Crime Pays in Cryptocurrency

Crime pays in Cryptocurrency. Some cryptocurrency exchanges aren’t doing a good job of safeguarding their users’ assets. Hackers use platforms to hide the location of their ransom payments. North Korean hackers have attacked Hong Kong and South Korean stock exchanges.

In response to the recessive effects of the Covid-19 pandemic, excessive liquidity from expansive monetary policies and crime pays. Combined with the irrational enthusiasm of the markets. Has resulted in a second bitcoin and cryptocurrency boom. Thus, the global market capitalization of cryptocurrencies has increased by 1,153.41 percent. Since March 11, 2020 (when President Trump announced a suspension of air travel between the United States and Europe due to the pandemic). Reaching US$1.72 trillion on June 16, 2021 (when the pandemic was declared over).

The adoption of cryptocurrencies in retail payments is still a long way off. Notwithstanding bullish media narratives and crypto enthusiast communities. Setting aside the question of whether a “currency” with a highly volatile value can be used as a means of payment. For things other than digital assets such as non-fungible tokens (NFTs). Retail investors frequently join cryptocurrency transfer platforms and trading exchanges with little to no knowledge of the security failures. That have occurred on those platforms. Old and current stories show misconduct, fraud, and blatant criminality perpetrated by and crime pays. And enabled by cryptocurrency platforms, as well as the platforms themselves.


Turkish authorities terminated the operations of Thodex. A cryptocurrency trading platform, in mid-April 2021 due to allegations of fraud. The Thodex platform had also approximately 400,000 active users and nearly $2 billion in assets.

Faruk Fatih Ozer, the creator of Thodex, fled Turkey for Albania. Due to a cyberattack, Thodex has locked customers out of their accounts, according to Ozer. Given the weakening of the Turkish currency and rising inflation. Many people in Turkey have resorted to storing their money in cryptocurrencies. Turkey’s central bank also just banned the use of crypto assets on April 16.


Cryptocurrencies, by definition, make transactions difficult to trace. Making them a popular payment method for fraudsters. Ransomware assaults have surged in recent years, according to cybersecurity experts. Due to the payment of ransoms in cryptocurrency.

The attacks on Colonial Pipeline (operator of one of the largest US pipelines. Delivering refined gasoline and jet fuel from Texas to New York) and Ireland’s Health Service Executive are two recent examples (HSE). The HSE also stated that the hackers demanded a bitcoin ransom. Which “would not be paid in accordance with state policy,” according to a spokeswoman.

Colonial Pipeline recovered its stolen data after paying its extortionists 75 bitcoins (approximately $5 million). Elliptic, a blockchain-analytics startup. Revealed that it followed Colonial Pipeline’s payment to criminal group DarkSide, according to Tom Robinson, a co-founder and chief scientist. According to Elliptic, the hackers’ digital wallet has been active since March 2021. Receiving “57 payments from 21 different wallets totaling US$17.5 million.”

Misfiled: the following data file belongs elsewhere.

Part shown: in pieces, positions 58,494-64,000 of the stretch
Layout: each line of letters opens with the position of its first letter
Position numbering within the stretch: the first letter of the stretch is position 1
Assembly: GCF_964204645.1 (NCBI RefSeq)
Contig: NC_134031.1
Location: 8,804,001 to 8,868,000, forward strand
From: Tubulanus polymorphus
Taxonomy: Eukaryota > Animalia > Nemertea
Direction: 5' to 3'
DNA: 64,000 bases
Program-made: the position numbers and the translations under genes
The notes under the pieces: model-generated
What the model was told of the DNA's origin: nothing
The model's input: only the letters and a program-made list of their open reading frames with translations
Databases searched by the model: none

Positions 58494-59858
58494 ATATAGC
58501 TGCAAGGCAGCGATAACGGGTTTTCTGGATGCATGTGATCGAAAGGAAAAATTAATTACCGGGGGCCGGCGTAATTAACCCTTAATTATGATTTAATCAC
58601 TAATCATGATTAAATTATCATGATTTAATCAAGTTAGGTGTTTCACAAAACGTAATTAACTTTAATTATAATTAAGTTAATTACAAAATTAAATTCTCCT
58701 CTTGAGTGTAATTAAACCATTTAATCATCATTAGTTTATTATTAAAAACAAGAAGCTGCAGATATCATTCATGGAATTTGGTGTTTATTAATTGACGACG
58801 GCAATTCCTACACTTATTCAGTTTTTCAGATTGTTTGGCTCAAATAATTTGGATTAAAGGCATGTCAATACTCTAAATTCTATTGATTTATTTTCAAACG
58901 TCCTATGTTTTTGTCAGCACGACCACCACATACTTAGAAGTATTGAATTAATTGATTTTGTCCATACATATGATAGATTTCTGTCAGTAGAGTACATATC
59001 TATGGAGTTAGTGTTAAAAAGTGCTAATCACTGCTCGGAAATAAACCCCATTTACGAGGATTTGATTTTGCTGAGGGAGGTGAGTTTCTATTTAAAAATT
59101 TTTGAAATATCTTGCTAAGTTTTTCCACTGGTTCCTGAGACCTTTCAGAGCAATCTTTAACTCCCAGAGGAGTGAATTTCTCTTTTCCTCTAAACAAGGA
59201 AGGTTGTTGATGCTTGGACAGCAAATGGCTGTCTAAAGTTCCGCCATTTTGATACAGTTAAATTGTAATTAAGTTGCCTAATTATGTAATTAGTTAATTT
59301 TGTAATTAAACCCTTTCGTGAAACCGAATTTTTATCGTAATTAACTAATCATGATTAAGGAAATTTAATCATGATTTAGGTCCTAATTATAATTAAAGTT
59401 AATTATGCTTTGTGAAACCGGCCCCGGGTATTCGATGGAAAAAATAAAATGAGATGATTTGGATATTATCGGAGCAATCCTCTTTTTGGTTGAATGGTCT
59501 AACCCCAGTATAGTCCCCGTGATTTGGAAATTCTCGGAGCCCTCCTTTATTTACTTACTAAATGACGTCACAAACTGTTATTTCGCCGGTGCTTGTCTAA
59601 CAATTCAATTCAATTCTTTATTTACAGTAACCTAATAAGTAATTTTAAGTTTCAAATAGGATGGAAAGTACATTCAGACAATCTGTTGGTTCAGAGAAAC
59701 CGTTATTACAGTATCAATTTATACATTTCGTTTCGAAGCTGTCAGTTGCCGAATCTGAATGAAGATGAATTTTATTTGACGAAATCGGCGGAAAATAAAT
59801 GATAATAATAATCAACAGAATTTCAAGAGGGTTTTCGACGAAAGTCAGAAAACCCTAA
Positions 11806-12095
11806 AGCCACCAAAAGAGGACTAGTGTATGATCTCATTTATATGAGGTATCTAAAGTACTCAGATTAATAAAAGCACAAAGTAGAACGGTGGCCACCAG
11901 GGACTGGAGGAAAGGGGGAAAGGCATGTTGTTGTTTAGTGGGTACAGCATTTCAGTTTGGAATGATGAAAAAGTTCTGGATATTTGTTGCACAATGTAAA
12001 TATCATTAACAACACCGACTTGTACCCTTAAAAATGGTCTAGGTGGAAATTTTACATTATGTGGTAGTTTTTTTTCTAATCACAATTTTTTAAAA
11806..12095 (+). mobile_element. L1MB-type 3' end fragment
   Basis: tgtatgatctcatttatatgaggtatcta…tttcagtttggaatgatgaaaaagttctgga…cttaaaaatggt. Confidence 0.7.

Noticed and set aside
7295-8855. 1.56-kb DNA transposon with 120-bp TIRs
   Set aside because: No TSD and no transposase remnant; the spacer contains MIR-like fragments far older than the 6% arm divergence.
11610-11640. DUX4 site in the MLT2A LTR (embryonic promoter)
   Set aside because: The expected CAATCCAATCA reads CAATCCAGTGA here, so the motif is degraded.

According to Robinson, DarkSide’s wallet sent 18% of the bitcoins to other cryptocurrency exchanges and 4% to Hydra. “The world’s largest darknet marketplace, serving customers in Russia and nearby nations… Cash-out services are available alongside narcotics, hacking tools, and phony IDs. Bitcoin can be exchanged for gift cards, prepaid debit cards, or cash rubles using these services.”

Since then, the US Department of Justice (DOJ) has claimed that it has recovered US$2.3 million. In bitcoin from Colonial’s US$4.4 million ransom payment to DarkSide. The FBI allegedly obtained the password to a bitcoin wallet where DarkSide had delivered the ransom money. Allowing the FBI to confiscate the monies, according to the DOJ.


A 2019 report to the UN Security Council estimates North Korean hackers had raised about $2 billion in cyber heists. In addition, despite UN and US sanctions. The North Korean leadership relies on cryptocurrency thefts to earn hard currency, according to a recent New Yorker article by Ed Caesar.  Kim Jong-hackers un’s have stolen at least $1.75 billion. In digital coins from trade platforms, according to Jesse Spiro of Chainalaysis. That sum may cover roughly 10% of the defense budget.

They generally target admins with access to escrow accounts with clients’ coins. The escrow accounts or “hot wallets” allow instant fund transfers. “Unlike a regular bank payment, you can’t reverse transactions once they’ve left the exchange. “They’re gone,” said Elliptic co-founder Tom Robinson.

Kim Jong-cyber-terrorists un’s targeted Hong Kong employees of a They stole 10,082 bitcoins. Worth $94 million at the time, now worth $600 million. Aiming to avoid detection, the North Korean hackers split the bitcoins among dozens of crypto exchanges. They cashed the coins and deposited them in Chinese banks using false names. In August 2019, Bithumb, a South Korean crypto exchange, had been searched four times.

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